On the UK ‘s lack of awareness, Hermes EOS said: “This is likely to change as the UK catalyses a more ambitious set of policies with the update of its stewardship code and in turn, guidance on implementation of the Directive.” It is also a chance for a Britain that has spent over two years in stasis over the implementation of its decision to leave the European Union to lead - by raising its game on stewardship. See my latest Governance Watch for a boardroom consultancy on corporate stewardship by extension.

As Hermes suggests, there is clearly work to be done by asset owners, asset managers, member states and regulators in understanding and implementing the Directive in achieving the goal of more sustainable European companies and economies. Much more scrutiny is also needed of the way in which companies report on environmental and social issues.

The Alliance for Corporate Transparency project has analysed how European companies disclose information necessary for understanding their impact on society and the environment, as requested by the EU non-financial reporting directive. It assessed over 100 companies from the sectors of Energy & Resource Extraction, Information and Communication Technologies, and Health Care.

The initial findings of the project “point to one overarching conclusion - most companies acknowledge in their reports the importance of environmental and social issues, but more often than not this information is not clear enough in terms of concrete issues , targets and principal risks. “ Ouch. The report gives many examples, but here are three.

“90% of companies report on climate change, but merely 47% specify clearly what precisely their policy has been designed to achieve and how…”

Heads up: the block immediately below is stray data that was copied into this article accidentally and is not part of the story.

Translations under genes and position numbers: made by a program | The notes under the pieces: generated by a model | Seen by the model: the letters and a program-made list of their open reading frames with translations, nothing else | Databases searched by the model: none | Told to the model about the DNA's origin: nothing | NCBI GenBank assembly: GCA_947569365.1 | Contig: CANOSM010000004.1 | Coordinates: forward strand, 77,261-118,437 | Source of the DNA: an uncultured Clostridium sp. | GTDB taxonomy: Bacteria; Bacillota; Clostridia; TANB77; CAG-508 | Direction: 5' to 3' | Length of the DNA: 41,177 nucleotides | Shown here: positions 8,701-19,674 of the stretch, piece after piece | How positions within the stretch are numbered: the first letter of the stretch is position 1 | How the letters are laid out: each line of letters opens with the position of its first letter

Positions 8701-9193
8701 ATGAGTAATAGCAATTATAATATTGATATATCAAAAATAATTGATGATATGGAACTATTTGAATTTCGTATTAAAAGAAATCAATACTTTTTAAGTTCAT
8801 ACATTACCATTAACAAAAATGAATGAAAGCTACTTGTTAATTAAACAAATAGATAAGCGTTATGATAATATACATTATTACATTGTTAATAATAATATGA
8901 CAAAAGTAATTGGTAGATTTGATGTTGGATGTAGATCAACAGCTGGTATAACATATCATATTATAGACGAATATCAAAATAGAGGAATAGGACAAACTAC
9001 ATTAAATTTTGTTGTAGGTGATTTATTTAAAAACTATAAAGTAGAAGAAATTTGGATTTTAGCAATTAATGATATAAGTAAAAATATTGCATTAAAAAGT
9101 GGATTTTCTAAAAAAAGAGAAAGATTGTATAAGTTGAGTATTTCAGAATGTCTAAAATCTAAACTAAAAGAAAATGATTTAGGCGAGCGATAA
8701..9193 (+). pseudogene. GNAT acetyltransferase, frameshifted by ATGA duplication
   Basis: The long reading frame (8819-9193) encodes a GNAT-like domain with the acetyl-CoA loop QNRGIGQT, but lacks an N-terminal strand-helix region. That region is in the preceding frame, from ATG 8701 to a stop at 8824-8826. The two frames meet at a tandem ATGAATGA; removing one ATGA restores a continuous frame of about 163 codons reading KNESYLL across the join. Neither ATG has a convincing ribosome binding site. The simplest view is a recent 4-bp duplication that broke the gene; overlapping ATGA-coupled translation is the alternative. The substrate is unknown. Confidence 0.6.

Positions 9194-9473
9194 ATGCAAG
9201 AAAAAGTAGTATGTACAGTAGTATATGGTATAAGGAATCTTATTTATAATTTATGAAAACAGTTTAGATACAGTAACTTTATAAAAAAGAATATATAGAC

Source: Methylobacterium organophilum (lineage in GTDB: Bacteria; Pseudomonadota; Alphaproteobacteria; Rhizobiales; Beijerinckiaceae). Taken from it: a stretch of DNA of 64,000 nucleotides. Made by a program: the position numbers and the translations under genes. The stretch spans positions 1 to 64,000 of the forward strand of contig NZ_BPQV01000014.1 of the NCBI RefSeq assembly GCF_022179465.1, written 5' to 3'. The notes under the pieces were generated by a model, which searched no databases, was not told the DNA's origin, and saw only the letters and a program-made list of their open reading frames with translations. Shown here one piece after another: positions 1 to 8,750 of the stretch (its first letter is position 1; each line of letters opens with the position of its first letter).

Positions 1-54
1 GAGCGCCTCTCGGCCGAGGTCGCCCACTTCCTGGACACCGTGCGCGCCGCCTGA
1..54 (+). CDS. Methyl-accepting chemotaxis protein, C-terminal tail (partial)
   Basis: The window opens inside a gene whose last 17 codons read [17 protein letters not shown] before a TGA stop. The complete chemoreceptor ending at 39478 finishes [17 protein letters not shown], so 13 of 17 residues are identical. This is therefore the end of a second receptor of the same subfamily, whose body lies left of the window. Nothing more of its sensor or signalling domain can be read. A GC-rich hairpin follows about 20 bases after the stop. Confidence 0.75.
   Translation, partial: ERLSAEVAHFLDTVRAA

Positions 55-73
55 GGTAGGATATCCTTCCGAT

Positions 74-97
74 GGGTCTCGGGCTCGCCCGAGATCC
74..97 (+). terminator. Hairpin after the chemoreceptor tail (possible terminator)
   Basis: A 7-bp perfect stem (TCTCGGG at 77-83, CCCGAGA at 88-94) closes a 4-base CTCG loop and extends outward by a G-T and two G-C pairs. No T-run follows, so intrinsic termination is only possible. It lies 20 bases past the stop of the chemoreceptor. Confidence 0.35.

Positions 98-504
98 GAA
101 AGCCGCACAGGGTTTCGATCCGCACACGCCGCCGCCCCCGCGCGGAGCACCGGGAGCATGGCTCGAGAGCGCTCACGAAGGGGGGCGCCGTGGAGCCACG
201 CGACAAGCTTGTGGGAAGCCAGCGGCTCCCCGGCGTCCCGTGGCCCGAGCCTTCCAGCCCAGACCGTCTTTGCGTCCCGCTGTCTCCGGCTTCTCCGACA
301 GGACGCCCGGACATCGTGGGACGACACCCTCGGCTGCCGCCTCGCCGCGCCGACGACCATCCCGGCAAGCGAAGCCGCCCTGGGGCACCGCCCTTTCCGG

“Very few companies include outsourced workers in their perspective: only 25% inform about how many there are in the workforce, less than 5% include them in their reporting on equal opportunities, collective bargaining or salaries”

“Companies commonly report information about human rights audits (58%), but the disclosure of the results of these audits is far less common (25%) as is disclosure of the actions consequently taken (16%). “

Surely this report should be required reading for institutional investors, and those concerned with revising the UK’s stewardship code. ‘Comply or explain’ only works if there is close scrutiny of how ‘comply’ has been interpreted, and a critical ear listening to ‘explain.’

There are many pieces of research being produced today that can help educate to raise the bar on how businesses conduct themselves. RepRisk, based in Zurich, is a business using AI and human analysis to produce useful data, and I have mentioned them in the past. Earlier this month they released their Most Controversial Projects of 2018 Report focusing on ten projects “that were most exposed to ESG (environmental, social, and governance) and business conduct risks last year.”

“Many of the case studies in this report describe a sequence of events that had catastrophic consequences for employees and local communities," said Dr. Philipp Aeby, CEO of RepRisk. "Sadly, the risk incidents faced by nine out of the ten projects were described as 'foreseeable,' or were blamed on negligence. “

There’s clearly no shortage of information out there about ESG issues, human cost, and reputational risk. In 2019, there is also the vast potential of how we use data to good effect for better education. What is needed then is for investors - and businesses, which means the directors in every boardroom- to wake up and smell the risk.